7. "Oh it’s because your using version ZZZ for this, you have to downgrade it because Y is expecting a version QQQ instead."

Eventually you get it all working, and go on your merry way. 3 months later, it is summer and you have new interns. One of them has been assigned to this project to help. All of a sudden you see a Teams message in chat from the new intern.

  1. “Hey has anyone run into this error when installing X?”

  2. You: *Thinks very hard*. "Oh I remember this error! Hold on I have a link to a Stack Overflow post that has the fix"

Repeat steps 4-7 as your intern struggles with the same issues you had 3 months ago.

If only there was some way you could construct your software applications, that would allow it to behave in a consistent and efficient way, regardless of the computer environment it's running on. Wait! What's that I hear you say? There is? Why yes! Docker of course!

Docker In Practice

Let’s use our previous example for a simple Python app that performs ocr, and prints out the text to the screen.

The following code takes a trimmed pdf from the Autobiography of Benjamin Franklin pages 7-17, and prints it out to the console.

import pytesseract
from pdf2image import convert_from_path

pdf_file = "trimmed_autobiography.pdf"

# Convert PDF pages to images
pages = convert_from_path(pdf_file, 300)  # DPI set to 300

# OCR each page and extract text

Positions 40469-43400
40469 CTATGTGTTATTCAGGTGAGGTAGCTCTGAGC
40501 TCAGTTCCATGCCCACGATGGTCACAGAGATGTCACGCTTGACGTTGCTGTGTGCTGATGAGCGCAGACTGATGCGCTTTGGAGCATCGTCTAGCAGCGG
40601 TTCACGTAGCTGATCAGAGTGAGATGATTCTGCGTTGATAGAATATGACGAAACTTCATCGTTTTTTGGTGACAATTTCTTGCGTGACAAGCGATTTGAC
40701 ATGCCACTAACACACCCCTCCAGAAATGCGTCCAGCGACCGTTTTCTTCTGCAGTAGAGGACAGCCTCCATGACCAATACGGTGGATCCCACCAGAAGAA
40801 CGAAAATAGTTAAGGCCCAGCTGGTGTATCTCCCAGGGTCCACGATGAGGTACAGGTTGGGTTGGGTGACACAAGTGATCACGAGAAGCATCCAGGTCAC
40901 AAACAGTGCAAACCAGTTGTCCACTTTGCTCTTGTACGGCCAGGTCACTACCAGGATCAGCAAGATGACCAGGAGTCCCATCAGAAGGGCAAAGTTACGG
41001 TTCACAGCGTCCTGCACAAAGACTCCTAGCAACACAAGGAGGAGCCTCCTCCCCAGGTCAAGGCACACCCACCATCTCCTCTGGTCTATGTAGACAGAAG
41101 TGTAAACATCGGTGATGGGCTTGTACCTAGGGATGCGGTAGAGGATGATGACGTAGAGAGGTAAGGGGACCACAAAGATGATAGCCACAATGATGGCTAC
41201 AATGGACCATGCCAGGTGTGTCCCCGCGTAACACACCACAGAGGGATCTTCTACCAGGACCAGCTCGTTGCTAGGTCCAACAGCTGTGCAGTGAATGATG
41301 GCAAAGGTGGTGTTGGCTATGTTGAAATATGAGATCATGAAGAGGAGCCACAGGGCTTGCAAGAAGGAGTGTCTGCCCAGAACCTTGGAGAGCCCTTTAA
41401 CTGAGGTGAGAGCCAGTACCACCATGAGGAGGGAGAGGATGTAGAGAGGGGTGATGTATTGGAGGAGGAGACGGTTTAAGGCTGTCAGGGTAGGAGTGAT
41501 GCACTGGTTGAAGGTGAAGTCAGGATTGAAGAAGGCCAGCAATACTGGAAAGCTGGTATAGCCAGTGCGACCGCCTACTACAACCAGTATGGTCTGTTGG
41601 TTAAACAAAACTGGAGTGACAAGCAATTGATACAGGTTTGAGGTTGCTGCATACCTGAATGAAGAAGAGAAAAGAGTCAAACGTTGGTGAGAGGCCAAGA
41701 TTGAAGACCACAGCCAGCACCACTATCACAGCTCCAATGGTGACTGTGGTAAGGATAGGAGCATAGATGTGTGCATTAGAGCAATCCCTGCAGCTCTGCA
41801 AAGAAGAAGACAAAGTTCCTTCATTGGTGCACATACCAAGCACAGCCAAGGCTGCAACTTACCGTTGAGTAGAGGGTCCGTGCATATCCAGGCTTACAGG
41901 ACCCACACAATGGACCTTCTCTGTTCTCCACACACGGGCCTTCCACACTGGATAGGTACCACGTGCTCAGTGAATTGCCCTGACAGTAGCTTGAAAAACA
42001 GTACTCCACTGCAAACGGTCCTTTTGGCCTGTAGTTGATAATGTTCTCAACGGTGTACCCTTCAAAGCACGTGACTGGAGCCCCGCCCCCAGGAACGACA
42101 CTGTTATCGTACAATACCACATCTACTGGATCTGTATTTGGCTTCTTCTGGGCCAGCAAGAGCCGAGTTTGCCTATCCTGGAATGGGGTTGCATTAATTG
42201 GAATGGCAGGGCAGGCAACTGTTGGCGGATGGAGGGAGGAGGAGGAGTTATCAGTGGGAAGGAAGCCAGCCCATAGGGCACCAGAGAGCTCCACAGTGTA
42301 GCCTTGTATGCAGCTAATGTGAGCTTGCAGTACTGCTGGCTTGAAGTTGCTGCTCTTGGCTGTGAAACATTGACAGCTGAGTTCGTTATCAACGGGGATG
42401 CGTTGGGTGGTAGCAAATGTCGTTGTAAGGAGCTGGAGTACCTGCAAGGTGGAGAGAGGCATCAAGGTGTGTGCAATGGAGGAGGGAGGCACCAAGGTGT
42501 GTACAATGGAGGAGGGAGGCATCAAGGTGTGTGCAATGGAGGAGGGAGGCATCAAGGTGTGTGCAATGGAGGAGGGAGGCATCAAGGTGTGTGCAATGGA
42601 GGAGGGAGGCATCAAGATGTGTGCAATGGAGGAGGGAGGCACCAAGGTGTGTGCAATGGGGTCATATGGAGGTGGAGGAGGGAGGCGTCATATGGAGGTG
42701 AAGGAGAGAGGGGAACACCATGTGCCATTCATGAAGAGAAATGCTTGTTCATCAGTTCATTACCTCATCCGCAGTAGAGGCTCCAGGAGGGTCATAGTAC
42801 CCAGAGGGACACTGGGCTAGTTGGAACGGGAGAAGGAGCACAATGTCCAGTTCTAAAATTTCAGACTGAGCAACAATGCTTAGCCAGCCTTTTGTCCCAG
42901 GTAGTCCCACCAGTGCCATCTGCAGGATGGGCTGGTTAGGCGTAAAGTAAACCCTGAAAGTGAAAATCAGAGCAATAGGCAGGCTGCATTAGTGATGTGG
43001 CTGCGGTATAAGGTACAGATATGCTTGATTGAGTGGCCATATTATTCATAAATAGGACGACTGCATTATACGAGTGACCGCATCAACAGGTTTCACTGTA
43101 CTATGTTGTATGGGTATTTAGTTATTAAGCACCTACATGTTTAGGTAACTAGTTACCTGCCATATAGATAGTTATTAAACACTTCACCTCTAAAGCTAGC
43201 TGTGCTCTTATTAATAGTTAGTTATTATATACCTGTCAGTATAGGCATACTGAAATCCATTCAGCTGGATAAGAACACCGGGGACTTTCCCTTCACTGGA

text = ""
for page in pages:
text += pytesseract.image_to_string(page)

Enter fullscreen mode Exit fullscreen mode

Now let’s look at the Dockerfile we need to build this.

FROM python:3.12-slim-bookworm

# Set the working directory

# Install Tesseract OCR, poppler-utils, and their dependencies
RUN apt-get update && \
apt-get install -y tesseract-ocr poppler-utils && \
apt-get clean

# Install python packages
RUN pip3 install --no-cache-dir pytesseract pdf2image

# Copy the and PDF file into the Docker image
COPY trimmed_autobiography.pdf /app/

# Command to run the Python script
CMD ["python3", ""]
Enter fullscreen mode Exit fullscreen mode

Here's a break down each line of this Dockerfile:

  1. FROM python:3.12-slim-bookworm: This line specifies the base Image to use for building the Docker Image. In this case, we are using an Image named python with the tag 3.12-slim-bookworm, which means it's based on Python 3.12 and the Debian 'slim' variant. Slim is a smaller version of Debian without extra packages. We use the Python version of Debian instead of the normal Debian Image due to the fact that regular Debian disallows global pip installs (this is normally a good thing).

  2. WORKDIR /app: This line sets the working directory inside the Docker container to /app. It's common practice to put the code for a project in /app but your working directory can be anywhere you want. The folder will be created if it isn’t there already. Subsequent commands will be executed from inside this directory

  3. RUN apt-get update &&:

    1. RUN Is a Docker instruction that executes commands in the container during the build process.
    2. apt-get update Uses the Debian Advanced Package Manager (Apt) to update the package lists for packages that are available for installation.
    3. && Allows for multiple commands to be run in a single RUN instruction and the \ allows the instruction to continue onto the next line.